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The disk rolls without slipping such that it has an

Engineering Mechanics: Statics & Dynamics | 14th Edition | ISBN: 9780133951929 | Authors: Russell C. Hibbeler ISBN: 9780133951929 123

Solution for problem 16-124 Chapter 16

Engineering Mechanics: Statics & Dynamics | 14th Edition

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Engineering Mechanics: Statics & Dynamics | 14th Edition | ISBN: 9780133951929 | Authors: Russell C. Hibbeler

Engineering Mechanics: Statics & Dynamics | 14th Edition

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Problem 16-124

The disk rolls without slipping such that it has an angular acceleration of a = 4 rad>s 2 and angular velocity of v = 2 rad>s at the instant shown. Determine the acceleration of points A and B on the link and the links angular acceleration at this instant. Assume point A lies on the periphery of the disk, 150 mm from C.

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Diversity of Life II Notes Week 11 4/7/16 Dr. Donald Stewart – Fish Aquatic vertebrates with gills and limbs in the shape of fins Ex. ‘Blobfish’ – YES  There are exceptions Diversity ­25,000 living species (conservative estimate) to perhaps over 30,000 ­several hundred new species identified every year (many in Amazon and Philippines) ­482 families, 57 orders ­85 are jawless fishes ­850 are cartilaginous (sharks, stingrays and allies) ­everything else (over 23,000) are bony fishes, about 96% ­bones are comprised of Calcium Phosphate ­during hard times with little food available the fish can sequester phosphate out of their bones as emergency food source Most of the world (over two­thirds) is covered by ocean, but much of it is empty space (wet deserts) – middle of the Pacific Ocean is a ‘wasteland’ ­58% of modern fishes are marine ­freshwater is about 1% of overall area, only 0.01% volume; 41% of fishes are freshwater ­Only 1% move back and forth – takes a lot of effort for osmoregulation during the transition between salt­ and freshwater Properties of Water that influence Fish Functional Design 1.) Water Density – 800x denser than moving through air ­fish can be neutrally buoyant because water reduces effects of gravity ­water’s density and viscosity resists movement (pressure drag and friction drag, respectively)  development of streamlined bodies (teardrop shape) to reduce up to 95% of drag occurring on your body Ex. Bluefin Tuna – optimal design ­swim 24hrs/day (no swim bladders) 2.) Water is nearly incompressible  creates drag ­facilitates detection of vibration in water (sensory mechanisms) ­Facilitates suction feeding ­facilitates breathing with gills Water is slightly compressible  sounds travels very fast (335m/s in air vs. 1433m/s in water) ­most fish have excellent hearing (no external ears) and communicate by sound 3.) Water is universal solvent ­fish take up water with salts and organics needed to survive by feeding or by gills ­waste products also removed using gills (heat, ammonia, CO2) ­oxygen is often limiting nutrient – high surface area of gills allow them to exploit low O2 levels (8ml oxygen/1L water vs. 210ml/L water) 4.) Low Light Penetration – rarely penetrates over 100m deep Evolution of Fish The Pre­Teleost Fishes ­Fish arise from inverts via neoteny – juvenile stage becomes sexually mature and transitions into adult form ­Evolved from Tunicates (Urochordata) – pharyngeal gill slits ­Cephalo­Chordata (Amphioxus) ­possess primitive nerve chord ­no definite head or vertebrae Fish aka Craniates (includes ancestral form of all other tetrapods) Living Jawless Fish (<100extant species, very primitive) Ex. Hagfish (scavengers found on bottom) This diagram shows the juvenile features Lamprey (blood­suckers) transition into adult features, but are not lost ­no limbs altogether (e.g. proportionately large heads and short legs  Tullimonstrum gregarium (3/18/16 article) in Illinois, relative of lamprey 300MYA fossil, McCoy et al. 2016 *Evolution of Jaws was a key evolutionary innovation *Evolution of Jaw Protrusion – Important evolutionary trend among jawed fishes Gnathostomes (Jawed Craniates) ­Placoderms (extinct, many were predatory and huge) ­Sharks ­Bony fish – Lobe­finned fishes and ray­finned fishes Sharks – most primitive living jawed fishes ­full complement of fins (dorsal, pectoral, pelvic, anal fins and tail)  gives more control in 3D space ­cartilaginous skeleton Respiration in Fishes Lamprey use tidal flow (not as efficient) Sharks – use mouth or spiracles to gills Bony fish – uni­directional flow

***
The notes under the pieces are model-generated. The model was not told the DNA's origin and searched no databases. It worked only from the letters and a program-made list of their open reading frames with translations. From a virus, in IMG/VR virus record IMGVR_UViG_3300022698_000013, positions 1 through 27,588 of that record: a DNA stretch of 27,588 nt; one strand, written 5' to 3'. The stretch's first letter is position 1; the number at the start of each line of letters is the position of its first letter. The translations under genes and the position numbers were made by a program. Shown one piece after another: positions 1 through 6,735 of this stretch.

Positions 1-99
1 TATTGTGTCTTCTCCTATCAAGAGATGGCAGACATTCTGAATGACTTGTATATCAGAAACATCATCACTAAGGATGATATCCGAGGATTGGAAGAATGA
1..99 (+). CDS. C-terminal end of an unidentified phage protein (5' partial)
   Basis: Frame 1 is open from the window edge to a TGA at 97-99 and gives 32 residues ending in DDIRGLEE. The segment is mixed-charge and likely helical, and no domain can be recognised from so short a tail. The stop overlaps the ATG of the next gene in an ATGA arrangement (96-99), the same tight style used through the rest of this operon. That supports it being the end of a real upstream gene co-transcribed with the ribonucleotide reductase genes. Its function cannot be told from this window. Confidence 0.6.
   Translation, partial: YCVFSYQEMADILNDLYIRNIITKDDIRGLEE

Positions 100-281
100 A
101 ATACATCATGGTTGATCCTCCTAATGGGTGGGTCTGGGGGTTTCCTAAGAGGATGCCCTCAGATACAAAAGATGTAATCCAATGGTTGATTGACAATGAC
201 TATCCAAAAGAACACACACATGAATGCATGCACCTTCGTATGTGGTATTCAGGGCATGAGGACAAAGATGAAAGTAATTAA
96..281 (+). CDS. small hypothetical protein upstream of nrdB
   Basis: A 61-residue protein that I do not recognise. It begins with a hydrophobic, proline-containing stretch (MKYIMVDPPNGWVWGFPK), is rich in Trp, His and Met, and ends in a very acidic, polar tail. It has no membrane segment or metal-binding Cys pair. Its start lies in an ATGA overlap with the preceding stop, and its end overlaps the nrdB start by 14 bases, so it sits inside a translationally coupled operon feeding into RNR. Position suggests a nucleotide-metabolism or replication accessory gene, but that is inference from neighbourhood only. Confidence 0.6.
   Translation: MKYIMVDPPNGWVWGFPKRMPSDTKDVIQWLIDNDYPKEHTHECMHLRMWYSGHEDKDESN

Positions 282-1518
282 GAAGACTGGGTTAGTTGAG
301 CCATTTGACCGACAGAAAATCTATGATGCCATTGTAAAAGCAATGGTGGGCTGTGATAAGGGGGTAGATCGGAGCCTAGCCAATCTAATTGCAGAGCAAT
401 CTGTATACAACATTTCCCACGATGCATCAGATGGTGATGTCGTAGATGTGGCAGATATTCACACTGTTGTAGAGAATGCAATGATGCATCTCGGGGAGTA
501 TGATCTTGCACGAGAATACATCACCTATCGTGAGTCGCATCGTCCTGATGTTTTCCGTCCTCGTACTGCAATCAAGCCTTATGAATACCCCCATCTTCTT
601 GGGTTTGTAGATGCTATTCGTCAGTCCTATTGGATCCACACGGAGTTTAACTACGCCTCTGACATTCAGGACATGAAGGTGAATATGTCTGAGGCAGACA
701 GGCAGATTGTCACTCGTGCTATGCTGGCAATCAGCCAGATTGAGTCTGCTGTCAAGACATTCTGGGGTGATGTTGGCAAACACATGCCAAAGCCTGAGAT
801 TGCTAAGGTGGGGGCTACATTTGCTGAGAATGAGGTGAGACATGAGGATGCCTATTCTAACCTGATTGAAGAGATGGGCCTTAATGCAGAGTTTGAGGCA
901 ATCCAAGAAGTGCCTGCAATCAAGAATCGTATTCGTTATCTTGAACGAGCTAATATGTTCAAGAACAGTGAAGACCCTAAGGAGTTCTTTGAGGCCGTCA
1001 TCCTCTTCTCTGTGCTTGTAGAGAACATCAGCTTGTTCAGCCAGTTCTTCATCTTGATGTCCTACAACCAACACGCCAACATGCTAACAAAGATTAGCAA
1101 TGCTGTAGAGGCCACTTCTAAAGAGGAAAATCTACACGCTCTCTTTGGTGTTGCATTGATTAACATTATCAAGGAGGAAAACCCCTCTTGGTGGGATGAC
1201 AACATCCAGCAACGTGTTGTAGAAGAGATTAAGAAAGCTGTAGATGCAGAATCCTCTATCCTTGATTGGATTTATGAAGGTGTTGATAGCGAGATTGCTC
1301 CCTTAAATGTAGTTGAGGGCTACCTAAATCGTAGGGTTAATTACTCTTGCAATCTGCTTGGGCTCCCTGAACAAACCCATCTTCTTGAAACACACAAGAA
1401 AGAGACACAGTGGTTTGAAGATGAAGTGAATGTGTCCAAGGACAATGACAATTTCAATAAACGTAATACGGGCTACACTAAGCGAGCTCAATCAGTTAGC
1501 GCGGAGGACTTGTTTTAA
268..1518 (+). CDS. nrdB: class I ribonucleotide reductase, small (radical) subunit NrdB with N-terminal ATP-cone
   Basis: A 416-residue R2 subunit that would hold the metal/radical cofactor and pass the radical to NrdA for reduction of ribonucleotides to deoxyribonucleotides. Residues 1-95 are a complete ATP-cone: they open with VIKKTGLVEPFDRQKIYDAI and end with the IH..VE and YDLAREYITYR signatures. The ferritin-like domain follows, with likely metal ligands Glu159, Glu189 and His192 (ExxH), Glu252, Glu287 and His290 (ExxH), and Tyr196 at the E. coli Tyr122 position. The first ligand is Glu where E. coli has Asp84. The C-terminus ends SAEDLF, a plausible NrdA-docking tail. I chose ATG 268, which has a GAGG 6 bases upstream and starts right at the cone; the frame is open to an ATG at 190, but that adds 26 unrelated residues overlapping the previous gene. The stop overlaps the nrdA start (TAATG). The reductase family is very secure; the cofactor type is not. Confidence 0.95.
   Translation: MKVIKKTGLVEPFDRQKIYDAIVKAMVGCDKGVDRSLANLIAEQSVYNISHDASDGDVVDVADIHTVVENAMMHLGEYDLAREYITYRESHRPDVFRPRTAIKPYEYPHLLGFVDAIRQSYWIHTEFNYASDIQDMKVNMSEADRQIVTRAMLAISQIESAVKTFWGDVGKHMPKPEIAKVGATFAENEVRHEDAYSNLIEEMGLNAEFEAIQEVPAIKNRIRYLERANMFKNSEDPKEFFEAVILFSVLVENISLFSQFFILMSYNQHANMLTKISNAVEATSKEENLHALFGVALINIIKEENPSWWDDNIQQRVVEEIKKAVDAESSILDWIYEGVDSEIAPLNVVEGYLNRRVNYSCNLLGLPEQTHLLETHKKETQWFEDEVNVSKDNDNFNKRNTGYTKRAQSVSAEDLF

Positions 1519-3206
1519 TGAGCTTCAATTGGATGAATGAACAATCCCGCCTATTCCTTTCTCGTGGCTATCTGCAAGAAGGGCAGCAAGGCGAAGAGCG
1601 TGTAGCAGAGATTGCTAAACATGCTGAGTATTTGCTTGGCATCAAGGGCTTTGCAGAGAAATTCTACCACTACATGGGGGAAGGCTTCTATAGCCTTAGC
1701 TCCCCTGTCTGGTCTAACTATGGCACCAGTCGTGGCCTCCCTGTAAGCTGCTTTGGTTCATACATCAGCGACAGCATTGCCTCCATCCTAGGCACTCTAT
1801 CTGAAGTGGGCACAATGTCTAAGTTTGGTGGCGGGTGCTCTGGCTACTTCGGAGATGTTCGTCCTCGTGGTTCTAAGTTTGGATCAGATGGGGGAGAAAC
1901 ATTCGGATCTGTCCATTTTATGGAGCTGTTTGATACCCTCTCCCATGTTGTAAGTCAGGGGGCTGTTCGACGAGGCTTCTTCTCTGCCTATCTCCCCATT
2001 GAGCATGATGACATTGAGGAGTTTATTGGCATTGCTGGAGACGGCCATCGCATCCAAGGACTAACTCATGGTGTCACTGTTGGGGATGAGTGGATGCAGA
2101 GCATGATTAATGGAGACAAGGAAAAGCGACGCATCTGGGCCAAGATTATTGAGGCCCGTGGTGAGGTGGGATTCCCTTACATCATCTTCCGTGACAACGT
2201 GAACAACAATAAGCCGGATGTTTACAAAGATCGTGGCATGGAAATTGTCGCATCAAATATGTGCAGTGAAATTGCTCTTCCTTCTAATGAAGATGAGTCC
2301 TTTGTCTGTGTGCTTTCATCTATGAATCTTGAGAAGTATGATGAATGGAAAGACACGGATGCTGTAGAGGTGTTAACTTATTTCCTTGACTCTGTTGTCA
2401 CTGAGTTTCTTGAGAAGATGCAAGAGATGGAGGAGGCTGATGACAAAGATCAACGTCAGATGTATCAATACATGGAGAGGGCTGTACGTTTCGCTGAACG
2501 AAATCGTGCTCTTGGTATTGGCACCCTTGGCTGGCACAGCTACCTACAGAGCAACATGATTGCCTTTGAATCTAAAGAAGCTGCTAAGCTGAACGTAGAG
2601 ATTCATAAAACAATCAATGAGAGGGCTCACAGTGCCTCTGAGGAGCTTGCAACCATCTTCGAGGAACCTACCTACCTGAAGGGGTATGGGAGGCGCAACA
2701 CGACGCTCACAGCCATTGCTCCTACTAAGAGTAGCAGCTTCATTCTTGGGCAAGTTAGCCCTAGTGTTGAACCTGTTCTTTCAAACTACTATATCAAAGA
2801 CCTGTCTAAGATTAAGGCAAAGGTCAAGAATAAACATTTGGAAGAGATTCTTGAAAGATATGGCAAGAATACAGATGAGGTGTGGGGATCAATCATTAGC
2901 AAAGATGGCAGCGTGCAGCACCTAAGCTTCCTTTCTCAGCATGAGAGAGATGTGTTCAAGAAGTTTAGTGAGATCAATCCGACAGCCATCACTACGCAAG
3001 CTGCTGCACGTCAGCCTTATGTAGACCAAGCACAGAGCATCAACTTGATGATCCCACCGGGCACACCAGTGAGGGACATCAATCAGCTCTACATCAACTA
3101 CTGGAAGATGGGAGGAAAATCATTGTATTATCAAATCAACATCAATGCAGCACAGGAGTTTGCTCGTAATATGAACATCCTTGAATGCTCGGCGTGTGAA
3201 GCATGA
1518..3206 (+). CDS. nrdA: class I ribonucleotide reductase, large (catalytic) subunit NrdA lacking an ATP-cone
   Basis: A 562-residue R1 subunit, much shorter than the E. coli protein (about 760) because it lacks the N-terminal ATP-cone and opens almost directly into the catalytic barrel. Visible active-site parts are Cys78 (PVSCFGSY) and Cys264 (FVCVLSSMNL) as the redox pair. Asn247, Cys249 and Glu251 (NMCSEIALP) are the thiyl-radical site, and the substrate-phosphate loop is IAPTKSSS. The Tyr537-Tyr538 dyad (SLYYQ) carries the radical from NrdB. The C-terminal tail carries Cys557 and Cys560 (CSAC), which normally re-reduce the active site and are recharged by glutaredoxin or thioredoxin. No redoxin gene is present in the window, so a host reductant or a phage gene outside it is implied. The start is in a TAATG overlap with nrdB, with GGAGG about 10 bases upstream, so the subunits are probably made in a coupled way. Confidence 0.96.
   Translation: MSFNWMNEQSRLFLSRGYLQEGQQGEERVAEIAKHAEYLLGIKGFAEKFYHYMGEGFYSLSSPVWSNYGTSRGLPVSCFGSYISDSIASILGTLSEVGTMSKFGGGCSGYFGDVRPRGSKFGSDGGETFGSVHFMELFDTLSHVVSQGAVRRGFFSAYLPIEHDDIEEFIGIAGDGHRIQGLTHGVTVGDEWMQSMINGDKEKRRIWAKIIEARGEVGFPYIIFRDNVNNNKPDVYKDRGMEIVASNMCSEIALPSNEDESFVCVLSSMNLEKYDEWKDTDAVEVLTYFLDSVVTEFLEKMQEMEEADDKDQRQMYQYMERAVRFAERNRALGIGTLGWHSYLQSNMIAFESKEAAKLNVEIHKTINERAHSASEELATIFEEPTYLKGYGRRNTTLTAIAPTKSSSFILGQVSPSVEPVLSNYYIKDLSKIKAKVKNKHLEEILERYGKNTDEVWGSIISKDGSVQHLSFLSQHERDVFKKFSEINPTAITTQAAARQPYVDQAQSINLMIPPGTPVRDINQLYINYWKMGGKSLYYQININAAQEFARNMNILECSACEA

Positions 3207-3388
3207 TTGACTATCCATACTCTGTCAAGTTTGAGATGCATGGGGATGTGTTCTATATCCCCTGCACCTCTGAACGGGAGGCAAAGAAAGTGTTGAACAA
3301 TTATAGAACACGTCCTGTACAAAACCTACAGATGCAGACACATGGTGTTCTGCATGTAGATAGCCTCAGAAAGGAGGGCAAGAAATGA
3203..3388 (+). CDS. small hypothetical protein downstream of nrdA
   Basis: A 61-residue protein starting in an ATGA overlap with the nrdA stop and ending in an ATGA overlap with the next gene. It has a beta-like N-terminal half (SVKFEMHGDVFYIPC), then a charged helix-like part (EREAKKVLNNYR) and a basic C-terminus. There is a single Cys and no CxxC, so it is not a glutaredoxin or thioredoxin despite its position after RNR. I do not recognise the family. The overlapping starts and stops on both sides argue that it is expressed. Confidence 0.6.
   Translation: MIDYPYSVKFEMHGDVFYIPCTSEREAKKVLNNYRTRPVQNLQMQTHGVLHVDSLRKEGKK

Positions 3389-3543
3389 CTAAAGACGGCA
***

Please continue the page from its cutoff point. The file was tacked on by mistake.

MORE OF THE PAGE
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Chapter 16, Problem 16-124 is Solved
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Textbook: Engineering Mechanics: Statics & Dynamics
Edition: 14
Author: Russell C. Hibbeler
ISBN: 9780133951929

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The disk rolls without slipping such that it has an